Great news about our frankincense tree; it’s going to be okay. While the tree is native to Oman, it is from southern Oman and the weather there is not as harsh and much more wet than it is here (in the north). So as long as we can nurse it through the summer with plenty of water, it will spring back to life when this heat moves out. We did witness this last year but when it happened again this year, the dormancy, I couldn’t help but grow nervous.

About our roses, we have hybrid tea roses, or at least I think that’s what they were called. It’s what I recalled my mother and grandmother growing in their gardens so I was happy to get them here (with difficulty, of course!)

Life got busy so they’ve been a bit neglected and grew beyond anything desirable. But they had also appeared to die out which saddened me. And so I asked Khalil about the roses and he said they’d spring back, like the frankincense tree, once the heat moves on. He suggested we cut them short and then suggested that next summer when the heat moves in, camaflouge each bush using the palm fronds and they will experience a less brutal summer. Wow, what a great idea!

I looked up on the internet about using the banana tree trunks as compost and it turns out not to be such a great idea. Quite a few posted that it took as long as 2 and 3 years to break down, with extensive help being given along the way. That was disappointing but it’s always good to get the “heads up” on something before we get too committed.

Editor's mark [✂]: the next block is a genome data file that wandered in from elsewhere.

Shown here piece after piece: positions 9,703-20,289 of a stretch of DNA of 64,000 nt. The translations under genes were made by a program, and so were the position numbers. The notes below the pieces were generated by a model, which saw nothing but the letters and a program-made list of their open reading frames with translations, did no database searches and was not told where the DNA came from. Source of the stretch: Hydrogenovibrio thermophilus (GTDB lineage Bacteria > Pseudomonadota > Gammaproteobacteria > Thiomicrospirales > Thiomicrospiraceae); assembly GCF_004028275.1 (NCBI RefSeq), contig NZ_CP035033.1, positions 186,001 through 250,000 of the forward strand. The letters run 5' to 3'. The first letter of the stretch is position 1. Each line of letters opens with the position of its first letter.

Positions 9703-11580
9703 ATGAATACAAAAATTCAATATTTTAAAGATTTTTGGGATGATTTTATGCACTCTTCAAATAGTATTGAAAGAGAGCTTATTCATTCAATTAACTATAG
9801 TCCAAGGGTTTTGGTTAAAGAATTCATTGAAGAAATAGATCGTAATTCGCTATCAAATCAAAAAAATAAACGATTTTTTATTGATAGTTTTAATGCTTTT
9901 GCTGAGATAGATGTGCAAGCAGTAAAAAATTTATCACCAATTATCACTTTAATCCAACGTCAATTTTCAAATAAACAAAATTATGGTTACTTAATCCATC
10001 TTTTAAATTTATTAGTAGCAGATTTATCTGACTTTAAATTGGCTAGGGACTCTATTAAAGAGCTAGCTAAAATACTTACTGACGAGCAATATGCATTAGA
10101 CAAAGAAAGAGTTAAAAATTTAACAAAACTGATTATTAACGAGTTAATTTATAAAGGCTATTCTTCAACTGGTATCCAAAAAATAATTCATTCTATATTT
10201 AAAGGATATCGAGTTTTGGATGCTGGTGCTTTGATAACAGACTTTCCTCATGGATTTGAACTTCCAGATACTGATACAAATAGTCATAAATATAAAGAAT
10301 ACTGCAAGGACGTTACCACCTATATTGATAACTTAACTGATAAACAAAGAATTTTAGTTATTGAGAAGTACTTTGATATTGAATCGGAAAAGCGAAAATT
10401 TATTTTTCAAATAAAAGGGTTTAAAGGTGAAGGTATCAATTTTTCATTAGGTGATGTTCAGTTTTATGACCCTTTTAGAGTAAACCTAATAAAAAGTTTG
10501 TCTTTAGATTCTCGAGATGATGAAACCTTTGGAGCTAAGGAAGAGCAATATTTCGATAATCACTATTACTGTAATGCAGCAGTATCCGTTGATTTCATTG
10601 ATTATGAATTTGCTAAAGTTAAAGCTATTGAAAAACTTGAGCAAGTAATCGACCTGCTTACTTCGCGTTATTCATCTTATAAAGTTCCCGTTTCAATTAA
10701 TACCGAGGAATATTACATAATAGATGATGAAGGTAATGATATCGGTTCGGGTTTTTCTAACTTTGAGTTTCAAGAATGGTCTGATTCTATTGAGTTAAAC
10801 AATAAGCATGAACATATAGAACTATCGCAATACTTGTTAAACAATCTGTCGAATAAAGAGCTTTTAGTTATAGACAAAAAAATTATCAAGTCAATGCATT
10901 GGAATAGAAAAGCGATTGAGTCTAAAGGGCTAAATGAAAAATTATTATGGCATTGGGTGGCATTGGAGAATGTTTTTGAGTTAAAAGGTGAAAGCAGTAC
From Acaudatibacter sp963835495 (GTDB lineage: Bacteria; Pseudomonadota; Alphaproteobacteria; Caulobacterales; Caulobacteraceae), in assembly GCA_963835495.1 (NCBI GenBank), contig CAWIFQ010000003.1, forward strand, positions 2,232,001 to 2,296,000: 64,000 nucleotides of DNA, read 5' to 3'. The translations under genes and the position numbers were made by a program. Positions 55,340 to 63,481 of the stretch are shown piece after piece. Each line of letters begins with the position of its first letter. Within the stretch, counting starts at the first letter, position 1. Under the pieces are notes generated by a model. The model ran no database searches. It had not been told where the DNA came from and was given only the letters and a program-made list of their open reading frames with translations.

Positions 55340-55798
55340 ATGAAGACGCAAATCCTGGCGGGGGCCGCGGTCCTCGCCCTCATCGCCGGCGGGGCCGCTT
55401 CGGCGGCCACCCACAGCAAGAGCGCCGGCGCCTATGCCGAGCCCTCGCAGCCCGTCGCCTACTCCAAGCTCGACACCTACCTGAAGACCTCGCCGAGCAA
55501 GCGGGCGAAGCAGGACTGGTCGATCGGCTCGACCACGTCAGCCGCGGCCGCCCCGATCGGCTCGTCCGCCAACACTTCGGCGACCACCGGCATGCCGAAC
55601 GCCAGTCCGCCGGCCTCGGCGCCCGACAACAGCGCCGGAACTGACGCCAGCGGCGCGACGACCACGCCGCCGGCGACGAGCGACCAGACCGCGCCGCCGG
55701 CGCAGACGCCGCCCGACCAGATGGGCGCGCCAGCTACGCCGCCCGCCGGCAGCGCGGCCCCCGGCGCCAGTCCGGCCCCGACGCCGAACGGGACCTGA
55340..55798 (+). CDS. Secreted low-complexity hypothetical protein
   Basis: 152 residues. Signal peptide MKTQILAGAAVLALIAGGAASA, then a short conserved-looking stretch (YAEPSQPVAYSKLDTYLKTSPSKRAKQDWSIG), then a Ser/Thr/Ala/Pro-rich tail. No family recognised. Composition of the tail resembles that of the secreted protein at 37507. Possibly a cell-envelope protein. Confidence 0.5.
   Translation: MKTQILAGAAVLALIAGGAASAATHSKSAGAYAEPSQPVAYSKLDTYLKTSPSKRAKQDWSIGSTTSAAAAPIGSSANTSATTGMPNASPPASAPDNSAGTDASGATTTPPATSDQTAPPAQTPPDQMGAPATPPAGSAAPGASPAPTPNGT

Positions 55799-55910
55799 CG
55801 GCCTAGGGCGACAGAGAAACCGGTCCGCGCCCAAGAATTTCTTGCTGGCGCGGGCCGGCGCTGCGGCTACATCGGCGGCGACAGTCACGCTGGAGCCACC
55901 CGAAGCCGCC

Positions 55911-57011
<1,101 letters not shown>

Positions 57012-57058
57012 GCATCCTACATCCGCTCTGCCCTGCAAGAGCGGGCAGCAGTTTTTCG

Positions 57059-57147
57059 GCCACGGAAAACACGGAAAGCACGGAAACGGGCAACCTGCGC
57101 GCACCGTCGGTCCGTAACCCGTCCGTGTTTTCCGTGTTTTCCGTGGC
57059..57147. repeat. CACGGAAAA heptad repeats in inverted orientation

On the other hand, the tortoises seem to enjoy the nibble!

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Theres a lot to know re growing in your heat. Are the tortoise wild or pets?

29 Jul, 2012


Looks like a redfoot tortoise?

29 Jul, 2012


Drc726 - I replied once but it didn't post so I hope it works this time. The answer is yes; the tortoises are from the wild and are now pets.

We didn't know when we bought them from where they came and have since learned it is most likely from the wild. However, our vet has explained that we have done a good thing in buying them as it has served as a rescue. She has actually encouraged us to get more if we can; and we intend to. Just a few more! We were sorry to hear they were taken from the wild but relieved to hear that by bringing them home we would be offering them a better life than if we had not bought them (odds are.)

Thanks for asking. :)

31 Jul, 2012


Lauram - you're wonderful! I looked up the species and I think you got it exactly right! The character of the tortoise as described on the site I looked at is our tortoise exactly. Where the tortoise is from, how it looks, the behavior...again and again, that's our girl! So thank you from my entire family for sharing your thoughts. What a thrill to know this!!!!

Thank you so much!

31 Jul, 2012